Harness the energy of your gym or favorite group workout with these five strategies.
Working out at home isn’t always easy despite its convenience.
Many people are motivated by the energy of a group class or the in-person presence of a killer coach. You could be tight on space or lacking familiar equipment. Maybe you stand somewhere in the middle. Or maybe you absolutely love the efficiency of working out at home.
Those who are intrinsically motivated thrive in solo situations and don’t need the external influence of others to push through a tough workout. The benefits associated with working out are naturally satisfying regardless of the environment.
In the vast majority, however, lie those of us who are extrinsically motivated. We absolutely need someone there pushing us. These types of people are driven by recognition or praise, and without it, desire and intensity can fizzle out. In situations like these, trying to keep the intensity high can leave you feeling like a deflated balloon.
Here are some strategies to help you maintain all physiological aspects of a group atmosphere to keep you stimulated for peak performance:
Set a Clock
While this may seem obvious, there are many interpretations when it comes to setting a timer. You can set a clock to time the entire amount of work being done. For example, on a running clock, perform four rounds of a 400-meter run and 25 burpees. Another way to use the clock is a strategy known as “every minute on the minute” (EMOM). For example, back-squat for five reps at the top of every minute for 10 minutes. Considered an EMOM10, this keeps your heart rate elevated while giving you adequate time to recover.
Pro Tip: If the intent of your session is to go to muscular failure, then resting two to three minutes would be a more appropriate technique in that specific situation.
Add in Combination Movements
While muscle isolation is helpful, combination movements (meaning more than one muscle group in action at a time) are ideal for elevating your heart rate and increasing intensity. You may already perform these movements in your training without even realizing it. Here’s the short list: rows, triceps dips, lunges, squats, push presses, deadlifts. From a physical therapy perspective, I love these movements because they are functional. They permeate into everyday activities like getting out of a chair. You will notice an immediate difference in intensity by sprinkling more of these into your routine.
Going on a run? Incorporate intervals. These are short bursts of speed followed by less intense low-level heart rate activity. For example, sprint 200 meters and then run at a normal conversational pace for 400 meters. Perform these intervals over a 3-mile cumulative distance. This type of training is known as measured intervals.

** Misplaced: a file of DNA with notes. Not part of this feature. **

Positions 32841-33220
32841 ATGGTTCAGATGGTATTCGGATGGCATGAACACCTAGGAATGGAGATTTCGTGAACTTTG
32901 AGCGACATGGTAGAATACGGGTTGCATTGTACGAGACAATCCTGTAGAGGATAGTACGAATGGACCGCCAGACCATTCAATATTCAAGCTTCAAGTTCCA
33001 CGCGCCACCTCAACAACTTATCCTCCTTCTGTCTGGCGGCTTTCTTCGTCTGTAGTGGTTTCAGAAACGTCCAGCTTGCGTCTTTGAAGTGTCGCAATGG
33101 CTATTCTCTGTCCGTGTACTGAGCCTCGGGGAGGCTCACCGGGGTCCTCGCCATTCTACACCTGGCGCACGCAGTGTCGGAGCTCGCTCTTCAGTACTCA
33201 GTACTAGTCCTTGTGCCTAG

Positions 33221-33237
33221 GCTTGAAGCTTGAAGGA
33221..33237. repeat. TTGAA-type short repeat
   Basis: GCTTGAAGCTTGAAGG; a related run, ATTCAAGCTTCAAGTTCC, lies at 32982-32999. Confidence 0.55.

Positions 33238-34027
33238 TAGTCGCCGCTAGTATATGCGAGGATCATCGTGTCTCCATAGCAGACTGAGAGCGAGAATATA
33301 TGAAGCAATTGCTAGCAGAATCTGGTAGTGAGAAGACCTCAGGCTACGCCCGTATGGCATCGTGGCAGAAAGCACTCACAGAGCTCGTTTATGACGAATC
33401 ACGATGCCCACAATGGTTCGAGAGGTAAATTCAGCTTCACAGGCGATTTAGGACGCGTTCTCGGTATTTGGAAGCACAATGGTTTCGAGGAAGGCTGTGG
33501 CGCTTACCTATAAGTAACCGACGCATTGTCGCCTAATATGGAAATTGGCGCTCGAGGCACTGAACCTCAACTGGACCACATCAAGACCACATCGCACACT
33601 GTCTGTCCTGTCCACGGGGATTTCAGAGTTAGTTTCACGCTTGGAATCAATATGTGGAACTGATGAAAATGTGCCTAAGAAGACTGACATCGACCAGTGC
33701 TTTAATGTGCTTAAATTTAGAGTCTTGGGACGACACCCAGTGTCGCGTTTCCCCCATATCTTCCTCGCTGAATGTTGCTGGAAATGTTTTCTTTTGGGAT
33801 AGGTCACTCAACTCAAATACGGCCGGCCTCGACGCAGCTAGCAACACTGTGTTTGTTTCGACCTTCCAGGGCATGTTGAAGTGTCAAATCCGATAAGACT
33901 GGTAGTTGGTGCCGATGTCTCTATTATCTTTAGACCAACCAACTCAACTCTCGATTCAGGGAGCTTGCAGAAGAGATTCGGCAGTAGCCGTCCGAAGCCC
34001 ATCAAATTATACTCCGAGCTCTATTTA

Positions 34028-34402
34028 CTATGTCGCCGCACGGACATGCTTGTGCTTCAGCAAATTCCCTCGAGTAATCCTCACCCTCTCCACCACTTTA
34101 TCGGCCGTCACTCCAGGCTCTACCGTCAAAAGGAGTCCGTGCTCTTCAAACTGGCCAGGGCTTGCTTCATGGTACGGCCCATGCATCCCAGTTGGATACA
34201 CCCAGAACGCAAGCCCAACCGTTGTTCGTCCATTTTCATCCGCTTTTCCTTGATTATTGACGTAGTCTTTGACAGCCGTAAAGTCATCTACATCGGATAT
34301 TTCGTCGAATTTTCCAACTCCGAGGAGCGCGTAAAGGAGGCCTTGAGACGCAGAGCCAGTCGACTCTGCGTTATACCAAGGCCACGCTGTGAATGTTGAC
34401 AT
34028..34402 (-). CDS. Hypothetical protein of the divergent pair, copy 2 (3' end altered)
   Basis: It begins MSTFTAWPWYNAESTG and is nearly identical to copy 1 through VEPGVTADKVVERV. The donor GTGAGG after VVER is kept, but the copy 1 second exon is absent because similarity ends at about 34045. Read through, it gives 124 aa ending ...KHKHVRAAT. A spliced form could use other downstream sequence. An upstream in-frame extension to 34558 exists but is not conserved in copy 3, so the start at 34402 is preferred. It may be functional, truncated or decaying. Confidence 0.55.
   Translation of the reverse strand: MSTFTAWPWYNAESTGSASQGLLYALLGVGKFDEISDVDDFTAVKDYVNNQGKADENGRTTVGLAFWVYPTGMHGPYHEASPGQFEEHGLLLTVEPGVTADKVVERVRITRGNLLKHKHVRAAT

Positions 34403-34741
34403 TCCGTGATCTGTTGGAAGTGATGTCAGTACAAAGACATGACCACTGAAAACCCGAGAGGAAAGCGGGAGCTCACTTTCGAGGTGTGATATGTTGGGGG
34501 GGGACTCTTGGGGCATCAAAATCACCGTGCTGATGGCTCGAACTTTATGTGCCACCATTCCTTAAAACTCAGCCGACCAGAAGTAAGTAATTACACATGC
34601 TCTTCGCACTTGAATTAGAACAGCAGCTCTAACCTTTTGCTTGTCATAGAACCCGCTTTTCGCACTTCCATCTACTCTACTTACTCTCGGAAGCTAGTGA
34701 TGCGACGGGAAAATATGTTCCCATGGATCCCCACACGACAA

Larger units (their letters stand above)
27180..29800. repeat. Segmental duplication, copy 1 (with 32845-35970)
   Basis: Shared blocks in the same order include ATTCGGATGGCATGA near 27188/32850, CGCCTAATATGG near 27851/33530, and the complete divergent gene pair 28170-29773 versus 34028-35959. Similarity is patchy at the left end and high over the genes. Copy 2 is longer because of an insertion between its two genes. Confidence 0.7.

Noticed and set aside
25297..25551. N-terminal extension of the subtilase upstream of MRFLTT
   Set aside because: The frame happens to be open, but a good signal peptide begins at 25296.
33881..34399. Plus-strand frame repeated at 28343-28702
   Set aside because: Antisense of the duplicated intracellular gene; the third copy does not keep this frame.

Another rendition of this would be working as hard as you can for as long as you can followed by an untimed recovery break— for example, max reps of biceps curls with a resistance band followed by rest until muscular fatigue has subsided or a max distance sprint (run, row, bike) followed by a slower recovery pace. This type of training is known as varied intervals.If using this strategy in a strength-training workout such as the above example, you can take a complete rest break. When using varied intervals for running, biking or rowing, you can either reduce your speed by 75 percent until you return to your recovery heart rate or stop completely for recovery.
Add in Plyometric Exercises
Plyometrictraining is excellent for building intensity as well as protecting you against injury and improving power output. Any form of jumping can build a greater intensity in your workout, Think: box jumps, jumping lunges, jumping squats. Take these movements you’re already familiar with and add in a power component to your session to get more bang for your buck.
With any jumping movement within a workout, protecting your joints and controlling your landing is imperative. Repetitive jumping with poor mechanics can cause breakdown at the hip, knee and ankle. Pick a challenge that makes sense for your fitness level. Maybe that means a lower box or a squat jump instead of a jumping lunge. Listen to your body and work on improving eccentric control (the jumping down) at easier variations in order to continue advancing in your workouts.
Community Leader Boards
Another fantastic way to keep the intensity high in your workouts is to join a digital community or pay for a subscription that offers a leaderboard where you can compare scores while interacting with other members. It’s not exactly the same as high-fives and fist bumps in the gym, but it mimics the environment many of us need to thrive. Some programs are all-encompassing, requiring you to use their equipment (hello, Peloton). Other programming subscriptions offer interactive communities using the equipment you already own.
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Hey, folks. If you’ve ever wondered if watching what you eat is really worth it, you’ll want to check out today’s post. PHCI Coaching Director, Erin Power is here answering your questions about managing macros, weighing the pros and cons of meal prep, and the value of paying more for your food. We love getting your questions, so keep them coming in the comments below or head over to our Mark’s Daily Apple Facebook Group.
“I don’t know what to eat anymore. I was following a strict macro split of 56% fat, 28% protein, and 16% carbs, but I’m worried that my protein is too high. My goals are to maintain my weight, build muscle, and control my blood sugar since I am pre-diabetic. I know higher protein isn’t good for diabetes as it converts to glucose and then you get an insulin dump and gain weight. Can you point me in the right direction?”
Feels stressful doesn’t it? All the measuring, weighting, counting, and adding — just to get your macros to line up and reach some magical equation that you’ve decided will make everything work out perfectly. Don’t get me wrong, I love that you’re committed to doing what you can to prevent diabetes and reverse your current diagnosis (I wish more people followed your lead here), but I have a hunch it’s sort of ruling your life right now. And it doesn’t have to.